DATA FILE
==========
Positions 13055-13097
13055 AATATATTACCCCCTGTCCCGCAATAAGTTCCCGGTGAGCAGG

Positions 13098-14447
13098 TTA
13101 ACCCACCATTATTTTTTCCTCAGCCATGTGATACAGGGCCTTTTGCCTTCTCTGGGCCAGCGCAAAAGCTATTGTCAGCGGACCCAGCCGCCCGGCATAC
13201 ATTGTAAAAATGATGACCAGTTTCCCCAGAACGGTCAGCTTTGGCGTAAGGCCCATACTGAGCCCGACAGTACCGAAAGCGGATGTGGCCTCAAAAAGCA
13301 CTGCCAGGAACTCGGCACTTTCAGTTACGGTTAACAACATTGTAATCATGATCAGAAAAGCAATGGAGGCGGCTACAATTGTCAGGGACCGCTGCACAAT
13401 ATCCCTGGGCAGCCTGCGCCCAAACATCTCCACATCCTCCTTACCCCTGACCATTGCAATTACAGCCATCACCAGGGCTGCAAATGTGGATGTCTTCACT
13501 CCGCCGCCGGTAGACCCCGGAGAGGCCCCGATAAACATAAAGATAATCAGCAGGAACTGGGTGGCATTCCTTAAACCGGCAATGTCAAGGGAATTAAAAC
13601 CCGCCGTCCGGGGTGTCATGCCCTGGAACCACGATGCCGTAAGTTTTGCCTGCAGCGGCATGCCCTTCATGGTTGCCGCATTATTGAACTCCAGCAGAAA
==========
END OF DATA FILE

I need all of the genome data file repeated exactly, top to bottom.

Positions 13055-13097
13055 AATATATTACCCCCTGTCCCGCAATAAGTTCCCGGTGAGCAGG

Positions 13098-14447
13098 TTA
13101 ACCCACCATTATTTTTTCCTCAGCCATGTGATACAGGGCCTTTTGCCTTCTCTGGGCCAGCGCAAAAGCTATTGTCAGCGGACCCAGCCGCCCGGCATAC
13201 ATTGTAAAAATGATGACCAGTTTCCCCAGAACGGTCAGCTTTGGCGTAAGGCCCATACTGAGCCCGACAGTACCGAAAGCGGATGTGGCCTCAAAAAGCA
13301 CTGCCAGGAACTCGGCACTTTCAGTTACGGTTAACAACATTGTAATCATGATCAGAAAAGCAATGGAGGCGGCTACAATTGTCAGGGACCGCTGCACAAT
13401 ATCCCTGGGCAGCCTGCGCCCAAACATCTCCACATCCTCCTTACCCCTGACCATTGCAATTACAGCCATCACCAGGGCTGCAAATGTGGATGTCTTCACT
13501 CCGCCGCCGGTAGACCCCGGAGAGGCCCCGATAAACATAAAGATAATCAGCAGGAACTGGGTGGCATTCCTTAAACCGGCAATGTCAAGGGAATTAAAAC
13601 CCGCCGTCCGGGGTGTCATGCCCTGGAACCACGATGCCGTAAGTTTTGCCTGCAGCGGCATGCCCTTCATGGTTGCCGCATTATTGAACTCCAGCAGAAA